by Alasdair Macleod, GoldMoney:
Gold and silver stabilised this week, consolidating the falls of the previous week. Gold rose $7 from last Friday’s close to trade at $1466 in early morning European trade, while silver was up four cents over the same time period at $16.90. Silver seemed to have a firmer underlying tone compared with gold, and this can be explained by gold appearing to be more overbought than silver. This is reflected in our next chart, which is of gold’s open interest on Comex.
Open interest is still at record levels, despite the fall in the gold price, a combination which is highly unusual. While the chart shows that the gold price does not have to track open interest faithfully, they do broadly correlate. That accepted, the two previous divergences last April and last June were followed by rising prices for gold. But in both cases, the rise in open interest appeared to lead the price higher.
This time, open interest is rising while the price is falling. This divergence makes no sense in the normal course of trading, because a fall in price almost always reflects the speculative longs being squeezed to close with their stops being taken out. In other words, open interest declines. There must be a major battle going on between large speculators and the bullion banks operating as market makers.
This battle is likely to intensify in the coming weeks, with an important bearish factor at play. The Comex December contract is rolling off the board, and as of yesterday’s close, preliminary figures show there are 357,575 outstanding. These will be closed by the end of the month, stood for delivery, or rolled over into the next active contract, which is February. This always presents an opportunity for the bullion banks to squeeze the bulls into closing, and as the roll-off proceeds, the pressure to sell increases. With an average of over 30,000 contracts a day needing to be closed this is an enormous headwind against the price.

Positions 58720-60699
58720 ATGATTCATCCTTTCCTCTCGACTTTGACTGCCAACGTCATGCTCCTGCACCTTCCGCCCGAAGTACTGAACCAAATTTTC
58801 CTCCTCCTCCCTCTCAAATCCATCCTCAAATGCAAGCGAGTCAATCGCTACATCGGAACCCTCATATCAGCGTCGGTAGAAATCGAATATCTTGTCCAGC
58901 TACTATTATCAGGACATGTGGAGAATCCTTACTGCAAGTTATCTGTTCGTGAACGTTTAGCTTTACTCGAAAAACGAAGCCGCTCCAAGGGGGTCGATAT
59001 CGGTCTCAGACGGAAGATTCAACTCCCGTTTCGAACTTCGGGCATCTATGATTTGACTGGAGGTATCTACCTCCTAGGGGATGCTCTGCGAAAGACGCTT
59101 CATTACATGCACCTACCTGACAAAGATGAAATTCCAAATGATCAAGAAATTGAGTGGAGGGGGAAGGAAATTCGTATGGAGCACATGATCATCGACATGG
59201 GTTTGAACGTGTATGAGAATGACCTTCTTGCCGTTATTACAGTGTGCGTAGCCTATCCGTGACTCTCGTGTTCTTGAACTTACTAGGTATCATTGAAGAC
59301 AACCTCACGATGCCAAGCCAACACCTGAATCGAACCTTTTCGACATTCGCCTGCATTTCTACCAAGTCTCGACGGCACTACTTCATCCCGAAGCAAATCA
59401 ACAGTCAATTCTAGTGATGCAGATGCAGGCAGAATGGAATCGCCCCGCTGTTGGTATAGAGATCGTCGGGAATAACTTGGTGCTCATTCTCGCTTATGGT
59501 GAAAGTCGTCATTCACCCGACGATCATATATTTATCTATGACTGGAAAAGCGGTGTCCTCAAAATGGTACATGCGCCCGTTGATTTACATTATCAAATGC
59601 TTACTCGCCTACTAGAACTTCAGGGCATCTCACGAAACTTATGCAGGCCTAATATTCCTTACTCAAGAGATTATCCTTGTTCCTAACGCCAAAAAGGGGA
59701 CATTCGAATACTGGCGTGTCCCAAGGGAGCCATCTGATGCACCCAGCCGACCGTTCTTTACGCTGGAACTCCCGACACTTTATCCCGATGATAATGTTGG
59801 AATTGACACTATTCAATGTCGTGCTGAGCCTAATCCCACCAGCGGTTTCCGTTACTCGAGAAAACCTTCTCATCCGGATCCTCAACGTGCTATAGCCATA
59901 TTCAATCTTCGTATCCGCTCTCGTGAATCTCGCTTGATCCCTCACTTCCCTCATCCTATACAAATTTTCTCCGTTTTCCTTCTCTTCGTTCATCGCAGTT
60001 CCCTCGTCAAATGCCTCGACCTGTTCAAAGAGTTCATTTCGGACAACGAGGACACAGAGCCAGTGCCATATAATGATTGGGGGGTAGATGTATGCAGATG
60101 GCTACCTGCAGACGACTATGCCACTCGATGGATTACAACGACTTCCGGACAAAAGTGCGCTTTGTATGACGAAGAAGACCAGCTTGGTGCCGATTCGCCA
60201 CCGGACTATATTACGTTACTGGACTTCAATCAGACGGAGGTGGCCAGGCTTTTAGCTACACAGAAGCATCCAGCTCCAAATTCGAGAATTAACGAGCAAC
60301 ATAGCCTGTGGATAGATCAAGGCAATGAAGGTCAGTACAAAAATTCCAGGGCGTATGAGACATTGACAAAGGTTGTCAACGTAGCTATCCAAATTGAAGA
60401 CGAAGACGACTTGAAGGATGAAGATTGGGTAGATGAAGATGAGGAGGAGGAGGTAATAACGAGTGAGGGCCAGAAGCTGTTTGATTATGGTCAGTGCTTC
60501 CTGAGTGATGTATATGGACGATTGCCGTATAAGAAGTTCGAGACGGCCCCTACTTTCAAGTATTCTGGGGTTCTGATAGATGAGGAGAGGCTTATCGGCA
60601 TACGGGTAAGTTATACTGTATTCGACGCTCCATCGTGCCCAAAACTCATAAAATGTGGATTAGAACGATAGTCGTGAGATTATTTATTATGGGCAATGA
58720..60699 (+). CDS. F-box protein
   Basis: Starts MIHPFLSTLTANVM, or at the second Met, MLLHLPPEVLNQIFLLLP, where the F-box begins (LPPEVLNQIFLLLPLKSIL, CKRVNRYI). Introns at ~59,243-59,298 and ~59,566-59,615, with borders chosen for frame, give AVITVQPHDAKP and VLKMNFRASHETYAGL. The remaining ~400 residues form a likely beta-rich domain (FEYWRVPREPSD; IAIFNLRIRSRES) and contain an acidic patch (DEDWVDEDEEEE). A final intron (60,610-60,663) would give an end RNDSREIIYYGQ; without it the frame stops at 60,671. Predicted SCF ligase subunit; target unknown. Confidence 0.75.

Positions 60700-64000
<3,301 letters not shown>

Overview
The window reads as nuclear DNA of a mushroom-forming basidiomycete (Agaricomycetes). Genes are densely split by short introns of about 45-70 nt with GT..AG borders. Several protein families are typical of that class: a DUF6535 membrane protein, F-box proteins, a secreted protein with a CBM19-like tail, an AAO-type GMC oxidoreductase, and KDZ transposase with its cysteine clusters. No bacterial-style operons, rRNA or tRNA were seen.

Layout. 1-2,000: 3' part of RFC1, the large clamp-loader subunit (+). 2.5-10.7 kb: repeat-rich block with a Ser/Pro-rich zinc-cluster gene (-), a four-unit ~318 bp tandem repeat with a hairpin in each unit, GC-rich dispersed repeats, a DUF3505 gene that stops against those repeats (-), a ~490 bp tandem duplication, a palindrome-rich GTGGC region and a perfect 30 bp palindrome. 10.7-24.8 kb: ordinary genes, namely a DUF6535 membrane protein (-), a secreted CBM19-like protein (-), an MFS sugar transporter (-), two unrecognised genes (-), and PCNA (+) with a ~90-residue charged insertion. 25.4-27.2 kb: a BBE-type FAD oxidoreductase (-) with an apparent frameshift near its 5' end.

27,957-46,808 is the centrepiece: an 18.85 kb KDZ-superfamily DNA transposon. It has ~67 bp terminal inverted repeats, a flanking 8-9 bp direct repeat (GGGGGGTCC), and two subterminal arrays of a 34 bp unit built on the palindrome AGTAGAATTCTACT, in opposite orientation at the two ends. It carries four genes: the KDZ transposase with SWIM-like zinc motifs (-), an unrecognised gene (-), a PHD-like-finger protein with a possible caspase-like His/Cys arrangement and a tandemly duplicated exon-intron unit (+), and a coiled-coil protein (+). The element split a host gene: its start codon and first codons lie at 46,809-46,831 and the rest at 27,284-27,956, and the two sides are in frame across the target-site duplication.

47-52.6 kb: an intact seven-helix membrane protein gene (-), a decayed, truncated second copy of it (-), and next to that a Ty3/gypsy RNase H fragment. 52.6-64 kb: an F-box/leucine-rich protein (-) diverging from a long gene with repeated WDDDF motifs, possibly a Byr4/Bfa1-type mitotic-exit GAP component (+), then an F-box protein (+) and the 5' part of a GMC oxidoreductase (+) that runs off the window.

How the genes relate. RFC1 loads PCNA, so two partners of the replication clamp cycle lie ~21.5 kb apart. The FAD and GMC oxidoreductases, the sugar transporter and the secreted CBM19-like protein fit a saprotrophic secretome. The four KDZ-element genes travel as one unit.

This tells us two things. First, over the rest of the month the price is likely to fall further, and secondly, any short-term bullish sentiment is likely to evaporate. It points to the next bull run, if it is to materialise, being delayed into early to mid-December.
Our next chart show this is not unusual, with the arrows showing past examples of a falling market reversing into a strong rise at a December turning point.
The reason these turning points occur in December can be partly explained by year-end book squaring, when market makers come under pressure to show a balanced book or at least a moderate, profitable position.